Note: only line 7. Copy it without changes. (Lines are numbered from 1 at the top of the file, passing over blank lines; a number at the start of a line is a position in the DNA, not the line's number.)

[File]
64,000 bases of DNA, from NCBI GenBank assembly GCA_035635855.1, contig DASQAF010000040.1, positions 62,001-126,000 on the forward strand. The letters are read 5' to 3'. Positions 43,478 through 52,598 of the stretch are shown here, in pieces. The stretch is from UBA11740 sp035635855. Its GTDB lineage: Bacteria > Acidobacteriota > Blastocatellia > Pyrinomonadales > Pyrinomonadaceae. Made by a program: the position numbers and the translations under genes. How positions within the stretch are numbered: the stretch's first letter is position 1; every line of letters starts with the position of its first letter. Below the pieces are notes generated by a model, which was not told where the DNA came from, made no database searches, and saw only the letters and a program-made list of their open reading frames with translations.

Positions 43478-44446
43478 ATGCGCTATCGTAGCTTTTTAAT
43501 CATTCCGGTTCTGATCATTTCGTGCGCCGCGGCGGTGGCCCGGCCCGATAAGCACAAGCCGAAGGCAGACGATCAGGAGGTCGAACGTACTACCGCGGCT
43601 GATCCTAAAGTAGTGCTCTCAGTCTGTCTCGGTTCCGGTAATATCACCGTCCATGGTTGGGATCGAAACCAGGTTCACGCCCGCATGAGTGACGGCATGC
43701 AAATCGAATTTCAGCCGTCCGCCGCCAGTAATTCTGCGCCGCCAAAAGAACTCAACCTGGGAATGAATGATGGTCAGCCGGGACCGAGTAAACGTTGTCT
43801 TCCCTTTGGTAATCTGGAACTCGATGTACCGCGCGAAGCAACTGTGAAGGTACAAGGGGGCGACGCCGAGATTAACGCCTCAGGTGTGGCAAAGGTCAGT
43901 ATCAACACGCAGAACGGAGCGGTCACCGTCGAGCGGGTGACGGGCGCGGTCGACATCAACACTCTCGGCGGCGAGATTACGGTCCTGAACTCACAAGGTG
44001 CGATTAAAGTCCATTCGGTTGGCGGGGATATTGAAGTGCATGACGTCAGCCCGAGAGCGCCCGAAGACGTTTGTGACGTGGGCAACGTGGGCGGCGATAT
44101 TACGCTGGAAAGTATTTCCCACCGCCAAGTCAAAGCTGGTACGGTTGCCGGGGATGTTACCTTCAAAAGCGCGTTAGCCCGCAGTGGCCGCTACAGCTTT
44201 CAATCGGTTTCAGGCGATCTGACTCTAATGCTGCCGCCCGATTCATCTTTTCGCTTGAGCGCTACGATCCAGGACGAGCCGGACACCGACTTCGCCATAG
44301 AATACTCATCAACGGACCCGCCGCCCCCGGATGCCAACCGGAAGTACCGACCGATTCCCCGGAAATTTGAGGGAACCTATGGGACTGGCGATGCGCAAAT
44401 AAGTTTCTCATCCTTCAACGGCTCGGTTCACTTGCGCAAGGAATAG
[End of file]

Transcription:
43801 TCCCTTTGGTAATCTGGAACTCGATGTACCGCGCGAAGCAACTGTGAAGGTACAAGGGGGCGACGCCGAGATTAACGCCTCAGGTGTGGCAAAGGTCAGT